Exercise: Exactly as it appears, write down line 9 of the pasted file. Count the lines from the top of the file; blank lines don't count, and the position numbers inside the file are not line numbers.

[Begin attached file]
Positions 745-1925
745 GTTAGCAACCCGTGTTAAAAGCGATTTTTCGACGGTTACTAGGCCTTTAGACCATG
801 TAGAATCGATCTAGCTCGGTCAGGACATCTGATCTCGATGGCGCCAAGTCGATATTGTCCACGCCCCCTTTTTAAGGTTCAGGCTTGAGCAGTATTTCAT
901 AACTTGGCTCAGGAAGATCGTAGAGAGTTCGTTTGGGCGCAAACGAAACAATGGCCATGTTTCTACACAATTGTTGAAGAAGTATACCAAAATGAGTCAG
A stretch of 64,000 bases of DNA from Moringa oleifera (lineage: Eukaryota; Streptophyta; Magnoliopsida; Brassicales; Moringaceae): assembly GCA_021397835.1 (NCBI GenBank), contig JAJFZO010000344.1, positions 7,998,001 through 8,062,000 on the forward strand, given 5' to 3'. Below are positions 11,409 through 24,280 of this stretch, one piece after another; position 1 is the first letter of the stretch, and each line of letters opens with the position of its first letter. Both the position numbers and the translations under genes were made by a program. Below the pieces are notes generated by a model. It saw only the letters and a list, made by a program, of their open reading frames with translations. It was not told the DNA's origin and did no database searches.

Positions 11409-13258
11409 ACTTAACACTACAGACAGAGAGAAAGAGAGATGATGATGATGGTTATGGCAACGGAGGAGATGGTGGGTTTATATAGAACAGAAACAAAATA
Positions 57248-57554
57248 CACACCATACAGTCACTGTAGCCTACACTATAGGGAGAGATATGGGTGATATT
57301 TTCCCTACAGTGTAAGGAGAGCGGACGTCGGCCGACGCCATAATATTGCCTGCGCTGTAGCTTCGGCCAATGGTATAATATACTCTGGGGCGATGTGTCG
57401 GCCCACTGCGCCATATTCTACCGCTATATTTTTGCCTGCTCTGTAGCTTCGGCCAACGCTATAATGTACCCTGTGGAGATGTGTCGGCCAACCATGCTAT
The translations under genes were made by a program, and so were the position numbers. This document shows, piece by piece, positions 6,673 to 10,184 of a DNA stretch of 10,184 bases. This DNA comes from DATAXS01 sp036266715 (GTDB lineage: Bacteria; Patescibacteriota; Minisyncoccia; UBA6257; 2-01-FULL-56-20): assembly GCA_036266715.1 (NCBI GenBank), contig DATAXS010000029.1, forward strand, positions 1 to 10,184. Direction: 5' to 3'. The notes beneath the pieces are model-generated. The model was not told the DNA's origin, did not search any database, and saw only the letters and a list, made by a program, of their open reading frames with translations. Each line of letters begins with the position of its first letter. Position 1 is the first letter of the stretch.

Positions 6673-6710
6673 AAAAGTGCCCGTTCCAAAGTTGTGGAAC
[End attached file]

57248 CACACCATACAGTCACTGTAGCCTACACTATAGGGAGAGATATGGGTGATATT